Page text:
THE SHARK IS FINALLY WORKING!
For a couple years now I have been singing the praises of a little film I was proud to be a part of, no matter how small. The film is called "The Shark Is Still Working" and is a two part documentary on the film "JAWS." Part one is strict behind the scenes stuff, with the producers capturing stories and footage never seen before. Part two shows the impact the film has had, both on Hollywood and, more importantly to me, the fans. Directors like Kevin Smith, Bryan Singer and M. Night Shyamalan attest to the influence the film had on their career decisions (though the way Shyamalan is going, I'm curious if maybe he saw the Vic Morrow film "The Great White" instead). After much back and forth between Universal, the studio which holds the rights to "JAWS" the filmmakers have finally been given permission to show the film to the public. The "World Premiere" will be held on Saturday, May 2, at the Los Angeles United Film Festival. The place to be is the Los Feliz 3 Cinema; showtimes 9:45 pm and Midnight.
WHAT? I'M 500
April 22 will bring a milestone to anyone who grew up with "Spy vs Spy" and the art of Don Martin, Al Jaffe or Sergio Aragones. "MAD" magazine is publishing issue #500 that day, a tribute to the slightly twisted minds of those that created it and, more importantly, those that love reading it.
David "Pop" Winans, the leader of the multiple award winning family gospel group The Winans, died this week in Nashville at the age of 74. No cause of death was listed.
Tom Wardell Braden, former CIA agent who was responsible for two very different television shows, also died this week. He was 92. In 1975, he wrote a novel about his crowded household, which he entitled "Eight is Enough." It was made into a popular television series that ran for several years (though I believe in the show Dick Van Patten wrote for a newspaper, he wasn't a CIA agent). In 1982 he conceived an idea of political partisan sparring and created "Crossfire" with Pat Buchanan.
If you ever heard your mother tell you "you'll shoot your eye out," you can thank Frederic J. Gaynor, a child model who appeared on posters and in magazine ads for Daisy air rifles. He died this week in Florida at the age of 74.
Steven Bach, former head of United Artists and author of one of the best books EVER on the workings of Hollywood, passed away after a bout with cancer. He was 70. In 1978, Bach was made head of production at United Artists. While still learning the ropes he caught an early preview of Michael Cimino's "The Deer Hunter" and was pursuaded by those around him to pursue Cimino's next project. He did. The resulting film, "Heaven's Gate," is still a Hollywood punchline almost three decades after it premiered. Originally budgeted at $6 million the film ended up costing $36 million to produce as Cimino strove for perfection in every shot, even taking the time to rearrange extras in different takes to get different background shots. The original film debuted at a length of almost four hours, was quickly pulled, re-cut and reissued with almost 90 minutes excised. Typical of the reviews at the time, Roger Ebert wrote, "If the film was formless at four hours, it was insipid at 140 minutes," Roger Ebert wrote. "At either length it is so incompetently photographed and edited that there are times when we are not even sure which character we are looking at." Bach was soon relieved of his duties at United Artist but the experience inspired him to write the book "Final Cut," which dealt in depth with the workings of Hollywood.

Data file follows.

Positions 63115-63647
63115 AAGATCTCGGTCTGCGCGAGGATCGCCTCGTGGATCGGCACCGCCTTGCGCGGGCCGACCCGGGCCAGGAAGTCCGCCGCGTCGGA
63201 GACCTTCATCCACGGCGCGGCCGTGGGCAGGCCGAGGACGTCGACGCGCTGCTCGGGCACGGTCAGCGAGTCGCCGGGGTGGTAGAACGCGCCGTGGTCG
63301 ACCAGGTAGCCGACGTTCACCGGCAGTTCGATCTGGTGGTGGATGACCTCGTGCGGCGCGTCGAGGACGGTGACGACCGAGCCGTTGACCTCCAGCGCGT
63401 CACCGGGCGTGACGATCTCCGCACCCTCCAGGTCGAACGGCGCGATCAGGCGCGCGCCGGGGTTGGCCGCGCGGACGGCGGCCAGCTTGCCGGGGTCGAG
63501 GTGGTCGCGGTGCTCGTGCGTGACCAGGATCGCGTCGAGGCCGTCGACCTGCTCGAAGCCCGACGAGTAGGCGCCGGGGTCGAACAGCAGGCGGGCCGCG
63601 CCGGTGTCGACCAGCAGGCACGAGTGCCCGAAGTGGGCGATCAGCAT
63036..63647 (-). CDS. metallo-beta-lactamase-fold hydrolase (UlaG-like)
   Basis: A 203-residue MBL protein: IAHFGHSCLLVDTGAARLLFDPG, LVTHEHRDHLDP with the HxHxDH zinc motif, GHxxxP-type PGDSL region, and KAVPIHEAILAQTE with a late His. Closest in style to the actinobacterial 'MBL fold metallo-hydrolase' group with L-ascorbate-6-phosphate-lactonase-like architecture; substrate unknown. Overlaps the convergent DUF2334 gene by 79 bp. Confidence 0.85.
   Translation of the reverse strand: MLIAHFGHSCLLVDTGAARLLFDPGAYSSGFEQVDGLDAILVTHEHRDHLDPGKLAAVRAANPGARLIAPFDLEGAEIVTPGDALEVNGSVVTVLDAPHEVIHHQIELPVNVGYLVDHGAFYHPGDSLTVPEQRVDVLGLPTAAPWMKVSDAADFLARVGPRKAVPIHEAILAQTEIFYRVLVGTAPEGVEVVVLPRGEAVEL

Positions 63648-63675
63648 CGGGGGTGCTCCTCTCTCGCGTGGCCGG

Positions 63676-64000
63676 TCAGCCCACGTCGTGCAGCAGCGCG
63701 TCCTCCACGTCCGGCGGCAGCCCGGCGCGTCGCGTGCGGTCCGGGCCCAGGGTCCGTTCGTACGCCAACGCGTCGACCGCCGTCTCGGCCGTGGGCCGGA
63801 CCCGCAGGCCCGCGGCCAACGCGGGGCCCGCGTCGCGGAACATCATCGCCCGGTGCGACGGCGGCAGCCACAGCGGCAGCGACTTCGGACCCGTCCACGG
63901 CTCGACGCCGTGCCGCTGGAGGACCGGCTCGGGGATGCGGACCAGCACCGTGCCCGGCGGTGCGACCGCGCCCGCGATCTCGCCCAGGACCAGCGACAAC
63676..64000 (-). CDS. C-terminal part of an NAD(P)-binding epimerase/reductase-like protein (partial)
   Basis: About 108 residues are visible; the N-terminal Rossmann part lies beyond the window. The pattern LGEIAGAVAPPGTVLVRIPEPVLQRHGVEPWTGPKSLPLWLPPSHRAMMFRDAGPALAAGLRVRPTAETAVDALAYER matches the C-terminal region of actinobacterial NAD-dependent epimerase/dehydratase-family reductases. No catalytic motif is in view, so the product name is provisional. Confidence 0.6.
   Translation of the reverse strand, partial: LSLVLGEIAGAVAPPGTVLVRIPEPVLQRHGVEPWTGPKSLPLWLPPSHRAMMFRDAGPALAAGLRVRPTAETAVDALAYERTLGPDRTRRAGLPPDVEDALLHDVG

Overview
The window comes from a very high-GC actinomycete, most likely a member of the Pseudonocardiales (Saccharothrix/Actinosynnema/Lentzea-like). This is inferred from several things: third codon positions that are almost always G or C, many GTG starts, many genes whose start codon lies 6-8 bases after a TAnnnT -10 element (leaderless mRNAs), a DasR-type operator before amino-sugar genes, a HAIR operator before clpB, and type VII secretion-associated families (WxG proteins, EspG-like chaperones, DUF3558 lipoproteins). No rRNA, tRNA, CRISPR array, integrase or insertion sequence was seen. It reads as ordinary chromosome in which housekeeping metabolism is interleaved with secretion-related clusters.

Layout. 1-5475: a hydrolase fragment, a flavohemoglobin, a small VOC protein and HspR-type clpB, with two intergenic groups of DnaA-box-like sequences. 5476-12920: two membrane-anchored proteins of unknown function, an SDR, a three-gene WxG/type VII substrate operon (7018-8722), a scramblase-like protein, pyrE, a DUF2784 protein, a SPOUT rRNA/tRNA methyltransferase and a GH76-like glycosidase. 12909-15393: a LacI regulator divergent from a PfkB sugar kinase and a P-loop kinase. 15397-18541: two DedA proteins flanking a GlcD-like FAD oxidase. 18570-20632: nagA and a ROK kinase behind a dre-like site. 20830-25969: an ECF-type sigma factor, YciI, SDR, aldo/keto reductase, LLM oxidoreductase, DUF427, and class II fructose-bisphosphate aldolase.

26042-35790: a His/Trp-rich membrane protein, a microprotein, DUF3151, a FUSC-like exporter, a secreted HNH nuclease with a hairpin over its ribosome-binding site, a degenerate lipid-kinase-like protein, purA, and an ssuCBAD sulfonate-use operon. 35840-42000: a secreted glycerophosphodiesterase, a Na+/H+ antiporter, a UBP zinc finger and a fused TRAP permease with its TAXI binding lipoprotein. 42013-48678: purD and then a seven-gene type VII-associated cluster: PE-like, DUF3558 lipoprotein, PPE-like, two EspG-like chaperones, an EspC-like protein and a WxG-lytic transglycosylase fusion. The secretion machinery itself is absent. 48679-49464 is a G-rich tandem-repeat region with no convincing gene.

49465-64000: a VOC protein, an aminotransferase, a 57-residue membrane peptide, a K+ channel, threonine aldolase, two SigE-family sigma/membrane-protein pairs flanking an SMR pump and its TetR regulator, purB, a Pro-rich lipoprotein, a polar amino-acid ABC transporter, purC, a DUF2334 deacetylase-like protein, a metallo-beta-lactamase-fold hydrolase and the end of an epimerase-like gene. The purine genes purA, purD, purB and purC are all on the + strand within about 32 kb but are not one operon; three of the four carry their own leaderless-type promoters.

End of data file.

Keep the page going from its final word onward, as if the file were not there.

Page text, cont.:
Lou Perryman, Texas born actor who appeared in such films as "Boys Don't Cry" and "The Texas Chainsaw Massacre 2," was murdered in his home this week in Austin, Texas. He was 67. After getting a job working as an assistant cameraman on the original "Texas Chainsaw Massacre," Perryman began a career that kept him both in front of and behind the camera. Despite work in such popular fare as "The Blues Brothers" and "Poltergeist" and on television's "Walker: Texas Ranger," Perryman was remembered best in his native Texas for his work with fellow independent filmmmaker Eagle Pennell, including 1978s "The Whole Shooting Match."
Nick Adanhart, 22 year old pitcher for the Los Angeles Angels, died this week from injuries sustained in an auto accident. He had just pitched six scoreless innings in his season debut earlier in the day when the vehicle he was riding in was struck by a drunk driver. Along with Adanhart, two of his friends also died. The driver has been charged with three counts of felony murder.
As noted here shortly after his passing, much of the collection of Forrest J. Ackerman is scheduled to be auctioned off at the end of the month. Along with goodies from the Ackermansion, such desired collectables as Darth Mauls' Light Sabre from "Star Wars: Episode One" and Charlton Hestons costume from "Planet of the Apes." Also included is Harrison Ford's blaster from "Bladerunner." Estimated costs: light sabre $60,000, Colonel Taylor's outfit: also $60,000. But don't despair, they also have a lot of other stuff that's not that expensive. The auction begins at noon on April 30th. If you want to see what's available: http://www.profilesinhistory.com/new/
Bid early and bid often!
MY FAVORITE FILMS, PART II. THE YEAR WAS 1997...
Cop Land / Good Will Hunting|
Starring: Sylvester Stallone / Matt Damon
Directed by: James Mangold / Gus Van Sant
DUE TO TECHNICAL DIFFICULTIES (LIKE MY TEMPLATE NOT RETAINING THE WORK) THIS SECTION IS NOT FINISHED. IT'S 2:00 A M AND I'M NOT ABOUT TO DO IT AGAIN. SORRY. BLAME TECHNOLOGY. I'LL TRY AND UPDATE IT BEFORE THE NEXT ISSUE. SORRY AGAIN!
"Mike's Rant" is ©2009 by Michael A. Smith. Webpage design and all graphics herein are creations of Nolan B. Canova. All contents of Nolan's Pop Culture Review are ©2009 by Nolan B. Canova.